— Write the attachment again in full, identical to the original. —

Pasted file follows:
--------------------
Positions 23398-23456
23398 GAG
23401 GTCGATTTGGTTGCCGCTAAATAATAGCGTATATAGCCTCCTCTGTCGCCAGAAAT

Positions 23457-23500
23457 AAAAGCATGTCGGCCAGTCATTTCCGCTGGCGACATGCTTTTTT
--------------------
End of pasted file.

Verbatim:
Positions 23398-23456
23398 GAG
23401 GTCGATTTGGTTGCCGCTAAATAATAGCGTATATAGCCTCCTCTGTCGCCAGAAAT

Positions 23457-23500
23457 AAAAGCATGTCGGCCAGTCATTTCCGCTGGCGACATGCTTTTTT